Some of the traditions are ones that I'm familiar with, such as German children leaving their shoes out on December 6th for St. Nicholas to fill with candy and treats. Other traditions are new to me, such as the way that people in South Korea eat in restaurants for Christmas dinner. I also learned that December 23 is called Little Christmas Eve in Norway. (At our house, we celebrate Brennan's birthday which is on the 23rd.)

For each country, there is a single page information sheet which is usually three or four paragraphs long. The next page consists of a few simple questions that relate back to the reading passage. The first three questions are somewhat varied, but the child is often asked, "What food from the traditional Christmas dinner would you want to try?" The last question always asks the student to list a favorite thing that they noticed while reading the passage. For Lauren, I may tell her that she simply needs to put down an interesting fact that she learned while reading the passage.


Finally each day includes a simple art or creative activity. Very simple. Just the what I need for this busy season. Most of the days include a bit of coloring or drawing. For France the activity is to decorate the yule log cake and for the Philippines it is to decorate the parol.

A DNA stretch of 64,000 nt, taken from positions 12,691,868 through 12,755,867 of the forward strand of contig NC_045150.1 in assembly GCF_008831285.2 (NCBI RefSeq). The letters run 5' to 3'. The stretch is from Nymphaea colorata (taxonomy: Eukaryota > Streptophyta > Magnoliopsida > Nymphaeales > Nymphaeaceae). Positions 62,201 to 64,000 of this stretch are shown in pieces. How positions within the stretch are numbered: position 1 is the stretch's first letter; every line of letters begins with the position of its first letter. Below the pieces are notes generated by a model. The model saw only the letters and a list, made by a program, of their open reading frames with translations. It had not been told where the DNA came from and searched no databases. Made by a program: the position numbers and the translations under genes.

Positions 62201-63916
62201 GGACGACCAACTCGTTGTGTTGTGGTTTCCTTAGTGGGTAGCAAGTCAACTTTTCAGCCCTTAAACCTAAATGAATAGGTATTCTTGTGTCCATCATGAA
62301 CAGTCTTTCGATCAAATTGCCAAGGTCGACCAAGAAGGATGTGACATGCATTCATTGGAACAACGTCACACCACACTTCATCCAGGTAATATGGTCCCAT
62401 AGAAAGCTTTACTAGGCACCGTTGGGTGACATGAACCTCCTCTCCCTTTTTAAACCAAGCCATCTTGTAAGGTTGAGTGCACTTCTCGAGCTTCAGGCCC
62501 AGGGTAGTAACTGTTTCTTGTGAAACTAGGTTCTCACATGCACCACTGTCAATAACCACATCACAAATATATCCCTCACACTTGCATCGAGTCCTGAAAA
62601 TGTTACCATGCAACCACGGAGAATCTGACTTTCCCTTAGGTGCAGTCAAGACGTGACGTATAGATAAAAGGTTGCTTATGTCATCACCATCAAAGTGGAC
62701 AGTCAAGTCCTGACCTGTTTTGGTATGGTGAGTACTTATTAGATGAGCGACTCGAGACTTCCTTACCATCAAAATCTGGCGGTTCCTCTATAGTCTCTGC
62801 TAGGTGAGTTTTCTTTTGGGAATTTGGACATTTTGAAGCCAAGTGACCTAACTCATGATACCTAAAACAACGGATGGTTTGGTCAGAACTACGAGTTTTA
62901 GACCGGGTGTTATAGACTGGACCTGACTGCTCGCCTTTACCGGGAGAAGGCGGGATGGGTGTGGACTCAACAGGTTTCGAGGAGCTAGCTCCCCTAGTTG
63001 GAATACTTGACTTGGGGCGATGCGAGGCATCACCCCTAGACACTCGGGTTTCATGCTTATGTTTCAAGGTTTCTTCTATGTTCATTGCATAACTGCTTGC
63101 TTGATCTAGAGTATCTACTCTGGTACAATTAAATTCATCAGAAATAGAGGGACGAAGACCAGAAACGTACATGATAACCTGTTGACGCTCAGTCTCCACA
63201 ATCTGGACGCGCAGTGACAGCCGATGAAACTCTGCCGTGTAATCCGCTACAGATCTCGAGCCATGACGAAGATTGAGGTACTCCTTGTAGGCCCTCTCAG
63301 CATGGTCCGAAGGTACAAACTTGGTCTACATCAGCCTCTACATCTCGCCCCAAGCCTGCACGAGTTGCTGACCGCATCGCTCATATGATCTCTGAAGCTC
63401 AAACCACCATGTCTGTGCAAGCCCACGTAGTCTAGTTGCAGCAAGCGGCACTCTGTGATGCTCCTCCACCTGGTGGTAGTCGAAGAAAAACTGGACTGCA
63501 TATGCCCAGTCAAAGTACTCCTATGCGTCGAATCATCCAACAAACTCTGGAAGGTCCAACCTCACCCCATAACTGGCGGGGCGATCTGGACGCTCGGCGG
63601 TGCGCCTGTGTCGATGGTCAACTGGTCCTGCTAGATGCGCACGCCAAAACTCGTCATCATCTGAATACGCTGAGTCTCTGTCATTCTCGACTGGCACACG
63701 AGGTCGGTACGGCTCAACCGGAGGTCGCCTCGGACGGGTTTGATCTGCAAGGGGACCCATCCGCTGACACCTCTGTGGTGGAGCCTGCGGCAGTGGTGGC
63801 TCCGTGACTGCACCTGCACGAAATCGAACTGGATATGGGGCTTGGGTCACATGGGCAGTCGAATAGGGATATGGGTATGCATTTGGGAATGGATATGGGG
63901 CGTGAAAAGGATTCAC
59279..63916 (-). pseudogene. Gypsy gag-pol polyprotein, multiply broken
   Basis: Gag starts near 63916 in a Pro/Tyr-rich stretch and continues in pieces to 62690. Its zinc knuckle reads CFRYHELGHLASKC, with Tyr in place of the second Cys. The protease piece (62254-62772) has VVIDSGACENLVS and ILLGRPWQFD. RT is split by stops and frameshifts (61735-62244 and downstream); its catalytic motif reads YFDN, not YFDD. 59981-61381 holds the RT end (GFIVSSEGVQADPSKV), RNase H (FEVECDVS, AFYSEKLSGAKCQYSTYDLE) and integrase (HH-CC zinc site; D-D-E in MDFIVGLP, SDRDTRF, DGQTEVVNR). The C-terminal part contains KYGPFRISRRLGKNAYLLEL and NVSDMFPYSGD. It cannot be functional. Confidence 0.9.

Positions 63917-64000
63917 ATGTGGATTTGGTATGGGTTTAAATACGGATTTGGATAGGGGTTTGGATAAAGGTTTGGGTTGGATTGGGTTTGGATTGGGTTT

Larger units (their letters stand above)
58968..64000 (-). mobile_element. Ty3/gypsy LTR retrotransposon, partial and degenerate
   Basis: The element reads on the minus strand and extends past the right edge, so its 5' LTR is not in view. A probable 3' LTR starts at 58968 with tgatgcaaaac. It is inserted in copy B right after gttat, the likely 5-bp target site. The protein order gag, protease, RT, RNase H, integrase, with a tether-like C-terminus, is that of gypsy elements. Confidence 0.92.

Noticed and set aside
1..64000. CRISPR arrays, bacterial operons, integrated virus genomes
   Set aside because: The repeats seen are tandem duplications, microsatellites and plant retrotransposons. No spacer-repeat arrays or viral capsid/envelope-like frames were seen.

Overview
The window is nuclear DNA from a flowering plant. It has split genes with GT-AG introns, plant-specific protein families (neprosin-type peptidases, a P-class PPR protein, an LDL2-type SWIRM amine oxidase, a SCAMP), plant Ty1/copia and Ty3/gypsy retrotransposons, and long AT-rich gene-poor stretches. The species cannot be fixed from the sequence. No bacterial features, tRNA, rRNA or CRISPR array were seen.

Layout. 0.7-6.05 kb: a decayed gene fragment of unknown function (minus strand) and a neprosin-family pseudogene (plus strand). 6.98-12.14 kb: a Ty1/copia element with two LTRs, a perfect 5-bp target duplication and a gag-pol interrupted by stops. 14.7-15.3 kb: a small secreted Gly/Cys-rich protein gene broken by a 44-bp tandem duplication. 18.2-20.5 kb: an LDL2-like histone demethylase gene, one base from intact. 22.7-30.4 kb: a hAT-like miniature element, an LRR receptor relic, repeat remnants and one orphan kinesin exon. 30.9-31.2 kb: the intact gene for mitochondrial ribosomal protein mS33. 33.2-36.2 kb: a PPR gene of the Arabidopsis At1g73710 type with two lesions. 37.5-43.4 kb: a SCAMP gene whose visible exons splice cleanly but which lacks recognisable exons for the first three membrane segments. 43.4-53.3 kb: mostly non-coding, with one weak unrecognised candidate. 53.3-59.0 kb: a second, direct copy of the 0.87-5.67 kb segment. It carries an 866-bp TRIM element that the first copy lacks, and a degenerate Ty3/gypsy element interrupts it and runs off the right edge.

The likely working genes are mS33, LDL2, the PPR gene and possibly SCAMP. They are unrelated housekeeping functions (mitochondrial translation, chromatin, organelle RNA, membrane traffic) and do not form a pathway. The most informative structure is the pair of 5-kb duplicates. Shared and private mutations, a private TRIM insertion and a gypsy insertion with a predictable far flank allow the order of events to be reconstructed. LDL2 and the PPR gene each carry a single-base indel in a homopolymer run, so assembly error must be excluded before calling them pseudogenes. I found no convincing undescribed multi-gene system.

I printed out the entire packet and have it ready for Lauren to start on December 1st. I realize that working through one section a day will require her to work on weekends in order to finish during the Advent season. Fortunately, each day's work is short enough that she can double-up on weekdays and not have to do schoolwork on the weekends unless she wants to.

As an additional activity, I found blank maps for each continent and put them at the back of our study workbook. As Lauren completes the study of a particular country, we'll find that country on the correct map and color it in. (It seems like a study of countries around the world was just begging for a bit of geography and map work to go along with it.)
Christmas Around the World is the perfect solution for this holiday season. I can add a bit of holiday fun to Lauren's school days without adding planning stress for me. It's a win-win!
It's not too late to order your own copy of Christmas Around the World for only $14.99.


Disclaimer: I received a free copy of this product in exchange for my honest review. I did not promise to write a positive review nor did I receive any additional compensation. All opinions I have expressed are my own. I am disclosing this in accordance with FTC regulations.